Rice and rice-based products derived from rice grain and rice flour include parboiled rice; quick-cooking rice and ready to eat convenience foods; rice flours; rice starch; cakes and puddings; baked breads and crackers; breakfast cereals and expanded rice products; extrusion-cooked and puffed rice snacks; noodles, paper and pasta; by/weaning foods; fermented foods and beverages; pet foods; and bran products. Rice is processed and used as various kinds of foodstuffs besides direct food use, such as parboiled rice, fermented rice wine, rice noodles, rice crackers, rice cakes, rice snacks, rice flour, and other fermented rice products.
Indian economy is mainly based on agriculture. Growth rate for overall GDP of India was 8.5% whereas for agriculture and allied sectors it was 10%. India is the largest growing country (8°N to 34°N latitude) of the rice under varying climatic conditions and it accounts for more than 40% of food grain production, providing direct employment to 70% people in rural areas. Being the staple food for more than 65% of the people, our national food security hinges on growth and stability of its production.
Aromatic rice and its characteristic features
Every state in the country has its own quality/specialty rice varieties. Aromatic or scented rice have long been highly regarded in Indian society not only because of their excellent quality but also because they had been considered auspicious. The aromatic rice varieties in the states of West Bengal, Orissa, Chattisgarh, Bihar and North East region are very short, fine grained and highly scented. Each one is highly priced in the locality where they are grown. These varieties are characterised by weak stem, very long growth duration, low grain weight and poor yield. Farmers mainly grow these varieties for their own consumption and ceremonial purposes and they do not have well developed market.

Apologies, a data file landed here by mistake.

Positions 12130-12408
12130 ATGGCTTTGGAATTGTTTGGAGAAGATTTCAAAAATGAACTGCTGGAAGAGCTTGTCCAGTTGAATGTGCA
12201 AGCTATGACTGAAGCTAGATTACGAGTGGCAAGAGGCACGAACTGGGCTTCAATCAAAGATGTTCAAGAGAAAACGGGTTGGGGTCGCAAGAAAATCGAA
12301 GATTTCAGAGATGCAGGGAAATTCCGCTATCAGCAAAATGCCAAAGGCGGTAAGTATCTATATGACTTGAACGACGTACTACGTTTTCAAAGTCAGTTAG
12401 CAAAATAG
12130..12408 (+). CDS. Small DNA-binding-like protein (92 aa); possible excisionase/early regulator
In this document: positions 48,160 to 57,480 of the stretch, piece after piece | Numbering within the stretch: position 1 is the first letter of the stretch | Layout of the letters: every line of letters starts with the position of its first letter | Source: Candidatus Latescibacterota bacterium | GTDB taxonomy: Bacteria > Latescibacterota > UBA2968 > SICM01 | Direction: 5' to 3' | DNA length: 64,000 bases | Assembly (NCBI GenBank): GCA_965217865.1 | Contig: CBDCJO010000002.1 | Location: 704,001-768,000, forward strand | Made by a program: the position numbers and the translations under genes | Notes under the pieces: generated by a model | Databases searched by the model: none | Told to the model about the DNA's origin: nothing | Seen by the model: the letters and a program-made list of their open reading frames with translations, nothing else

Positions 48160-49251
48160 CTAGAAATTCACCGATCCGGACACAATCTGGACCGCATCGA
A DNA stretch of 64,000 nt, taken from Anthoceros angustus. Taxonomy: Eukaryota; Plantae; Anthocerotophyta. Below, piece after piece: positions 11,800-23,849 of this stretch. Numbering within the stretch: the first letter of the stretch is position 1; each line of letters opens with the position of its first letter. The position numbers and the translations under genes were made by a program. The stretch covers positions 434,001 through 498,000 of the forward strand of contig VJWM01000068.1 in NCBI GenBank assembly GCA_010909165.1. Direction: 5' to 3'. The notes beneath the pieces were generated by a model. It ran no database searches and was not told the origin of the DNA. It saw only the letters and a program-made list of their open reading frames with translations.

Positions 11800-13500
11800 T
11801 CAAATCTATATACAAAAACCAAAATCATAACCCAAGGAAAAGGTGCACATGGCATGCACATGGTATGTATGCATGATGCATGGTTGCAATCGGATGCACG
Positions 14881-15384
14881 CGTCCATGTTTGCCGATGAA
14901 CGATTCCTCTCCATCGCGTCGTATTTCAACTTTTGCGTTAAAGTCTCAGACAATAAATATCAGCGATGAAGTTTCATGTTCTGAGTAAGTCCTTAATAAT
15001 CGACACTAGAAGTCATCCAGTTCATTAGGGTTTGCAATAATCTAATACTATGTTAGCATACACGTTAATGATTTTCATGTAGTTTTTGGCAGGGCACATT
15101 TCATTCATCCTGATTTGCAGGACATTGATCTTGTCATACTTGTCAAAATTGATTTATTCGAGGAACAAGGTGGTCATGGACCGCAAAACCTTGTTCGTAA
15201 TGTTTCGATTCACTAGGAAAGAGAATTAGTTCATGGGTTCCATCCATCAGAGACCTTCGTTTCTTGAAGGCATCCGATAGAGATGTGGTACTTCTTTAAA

There is another category of aromatic rice varieties, which is long grained with a unique combination of grain, cooking and eating quality. Quality traits of these rice varieties are best expressed when grown in northwestern region of the Indian subcontinent. India and Pakistan are the traditional producers and exporters of Basmati rice and in the world market it fetches three times high price than high quality non Basmati type rice. Due to polygenic nature of inheritance of the several quality characters, it has been difficult to increase the yield potential of Basmati rice varieties while retaining the same quality characteristics.